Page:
Six Things You Didn’t Know About Coffee in the Philippines
Love coffee? Great, that makes you one among the millions of us in this coffee-crazed country. But despite it being the first thing a lot of us drink in the morning, there are still many things we don’t know about coffee and the coffee industry here in the Philippines.
1. Is Philippine coffee one of the best in the world?
You bet it is. And this isn’t some blind nationalistic claim either—we actually have an award for it. Back in 2017, our very own Bana’s Coffee from Sagada in the Mountain Province won a Gourmet Award at the 3rd International Contest of Coffees Roasted in their Countries of Origin held in Paris, France. So if you want to have one of the best-tasting coffee in the world, you don’t need to book a flight to Europe. Pack your bags and go on a road trip to Sagada instead.
2. We are one of the biggest consumers of coffee in the world, and we still import even though we can produce our own
Filipinos love coffee, so much so that we are actually the fifth biggest consumers of coffee globally, next only to the Europe, US, Brazil, and Japan. But just like rice (hello, NFA) we still import tons of coffee beans (mainly from Vietnam) even though we produce our own. To address this, the Duterte Administration set up the Philippine Coffee Roadmap which aims to make the Philippines self-sustaining when it comes to coffee by 2022.
3. Good coffee need not be expensive
While good coffee can indeed be expensive at times, it isn’t always the case. According to coffee specialist Rich Watanabe, founder of SGD Coffee, the best coffee is the one that transports your senses back to its origin or back to where you first tasted it. “It can be a cup you had in Paris or in a sari-sari store in Batangas, if it makes you remember the experience you had, then it’s good coffee,” shares Watanabe.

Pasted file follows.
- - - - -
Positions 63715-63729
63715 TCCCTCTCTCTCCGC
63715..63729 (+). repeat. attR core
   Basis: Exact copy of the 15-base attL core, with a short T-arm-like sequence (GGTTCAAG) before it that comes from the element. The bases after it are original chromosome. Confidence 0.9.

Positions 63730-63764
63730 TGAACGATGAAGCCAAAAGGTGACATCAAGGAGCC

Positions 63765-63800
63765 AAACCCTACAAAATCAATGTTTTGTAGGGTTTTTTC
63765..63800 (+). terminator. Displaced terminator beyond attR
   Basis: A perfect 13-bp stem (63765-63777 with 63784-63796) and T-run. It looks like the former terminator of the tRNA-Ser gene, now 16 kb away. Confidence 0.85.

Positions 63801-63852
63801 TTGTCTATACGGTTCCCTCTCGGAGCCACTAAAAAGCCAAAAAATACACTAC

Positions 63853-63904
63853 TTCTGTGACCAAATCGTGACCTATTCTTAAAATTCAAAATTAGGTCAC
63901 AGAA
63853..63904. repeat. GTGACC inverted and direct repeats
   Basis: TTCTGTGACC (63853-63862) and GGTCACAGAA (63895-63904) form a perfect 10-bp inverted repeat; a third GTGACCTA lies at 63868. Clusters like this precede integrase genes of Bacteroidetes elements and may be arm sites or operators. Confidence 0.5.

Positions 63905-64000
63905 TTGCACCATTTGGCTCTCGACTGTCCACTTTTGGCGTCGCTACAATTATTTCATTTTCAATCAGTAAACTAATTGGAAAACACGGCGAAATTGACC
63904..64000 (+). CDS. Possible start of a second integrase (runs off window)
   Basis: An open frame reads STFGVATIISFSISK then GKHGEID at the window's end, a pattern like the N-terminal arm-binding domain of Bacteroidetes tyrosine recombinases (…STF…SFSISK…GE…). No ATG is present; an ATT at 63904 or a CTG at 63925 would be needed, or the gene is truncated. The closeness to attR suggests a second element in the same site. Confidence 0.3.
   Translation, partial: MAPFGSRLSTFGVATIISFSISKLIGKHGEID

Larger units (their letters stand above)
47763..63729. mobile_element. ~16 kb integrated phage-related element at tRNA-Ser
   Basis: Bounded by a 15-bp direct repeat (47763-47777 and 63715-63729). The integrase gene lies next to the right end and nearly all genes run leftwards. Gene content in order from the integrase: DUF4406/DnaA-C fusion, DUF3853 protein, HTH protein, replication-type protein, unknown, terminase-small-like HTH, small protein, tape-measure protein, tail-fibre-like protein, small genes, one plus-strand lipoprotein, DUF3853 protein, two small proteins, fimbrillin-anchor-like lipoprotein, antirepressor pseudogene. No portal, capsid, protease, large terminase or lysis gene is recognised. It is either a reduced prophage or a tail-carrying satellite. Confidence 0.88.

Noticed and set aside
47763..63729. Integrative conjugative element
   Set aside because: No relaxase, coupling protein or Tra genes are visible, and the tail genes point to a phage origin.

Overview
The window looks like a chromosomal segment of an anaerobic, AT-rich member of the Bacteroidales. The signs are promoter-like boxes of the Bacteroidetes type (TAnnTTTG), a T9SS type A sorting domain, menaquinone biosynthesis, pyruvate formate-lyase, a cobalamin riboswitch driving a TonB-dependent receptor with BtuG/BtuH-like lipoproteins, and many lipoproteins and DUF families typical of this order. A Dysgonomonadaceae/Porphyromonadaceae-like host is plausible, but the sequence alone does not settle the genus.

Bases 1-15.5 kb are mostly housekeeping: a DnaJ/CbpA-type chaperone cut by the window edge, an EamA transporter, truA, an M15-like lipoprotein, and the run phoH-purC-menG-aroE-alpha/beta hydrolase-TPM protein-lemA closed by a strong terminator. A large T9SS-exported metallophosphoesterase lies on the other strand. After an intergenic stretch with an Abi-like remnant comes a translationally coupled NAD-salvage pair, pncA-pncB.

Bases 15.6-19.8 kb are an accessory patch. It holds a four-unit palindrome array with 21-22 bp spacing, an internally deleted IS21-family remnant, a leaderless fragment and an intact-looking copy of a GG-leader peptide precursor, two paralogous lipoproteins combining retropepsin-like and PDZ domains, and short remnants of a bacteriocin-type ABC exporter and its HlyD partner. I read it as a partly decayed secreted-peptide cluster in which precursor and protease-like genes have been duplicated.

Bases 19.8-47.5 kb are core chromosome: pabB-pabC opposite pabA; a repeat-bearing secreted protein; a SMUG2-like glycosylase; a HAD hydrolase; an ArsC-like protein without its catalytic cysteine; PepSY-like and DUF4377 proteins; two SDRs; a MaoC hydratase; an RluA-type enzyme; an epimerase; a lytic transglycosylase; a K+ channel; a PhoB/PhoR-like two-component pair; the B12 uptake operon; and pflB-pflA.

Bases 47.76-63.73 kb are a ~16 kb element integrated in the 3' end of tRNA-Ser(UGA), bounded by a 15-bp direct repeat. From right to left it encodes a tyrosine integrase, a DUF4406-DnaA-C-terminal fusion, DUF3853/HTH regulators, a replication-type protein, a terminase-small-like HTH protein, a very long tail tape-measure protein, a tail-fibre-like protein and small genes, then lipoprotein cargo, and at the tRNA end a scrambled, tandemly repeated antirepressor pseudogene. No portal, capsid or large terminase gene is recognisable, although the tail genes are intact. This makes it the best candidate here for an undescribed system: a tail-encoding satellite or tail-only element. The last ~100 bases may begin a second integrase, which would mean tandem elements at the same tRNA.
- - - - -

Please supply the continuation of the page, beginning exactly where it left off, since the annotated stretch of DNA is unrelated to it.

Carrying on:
4. You don’t need formal training to know good coffee
Some of us have the idea that you can only be a “legit” coffee connoisseur if you’ve had formal training. But according to Watanabe, all of us already know which coffee is good and which ones are bad. The only edge coffee specialists like himself have is the ability to articulate it.
“When it comes to food, you don’t need to have undergone training to know whether you’ve eaten a freshly cooked dish or something that has been in the refrigerator for days. It’s the same thing with coffee. Training just gives you the proper way to express or describe what you have tasted.”
5. Coffee farmers don’t hate each other
Just like how people think GMA and ABS-CBN reporters hate each other (they don’t) many assume that coffee farmers who grow and sell different beans such as Robusta or Arabica are very competitive when it comes to claims of who has the best coffee. In reality, they all work together with organizations such as the Coffee Science Center to uplift and promote the entire coffee industry in the country. “Even the big consumer brands like San Miguel and Starbucks support our local farmers. The market is large enough for all players,” adds Watanabe.
6. Black coffee is not just for old people
While coffee has indeed exploded in popularity among millennials in the past couple of years, there has been an existing notion that they still prefer blended drinks and Frappuccinos, and that only “true” coffee lovers (e.g. oldies) prefer black coffee. But according to coffee farmer and furniture designer Butch Acop, in the last few years, millennials have actually been the biggest consumers of black coffee.
“Young people nowadays have definitely realized that they don’t need to add creamer or sugar to make coffee taste great.” Besides, coffee has many benefits. Studies have shown that it can prevent heart disease and delay aging.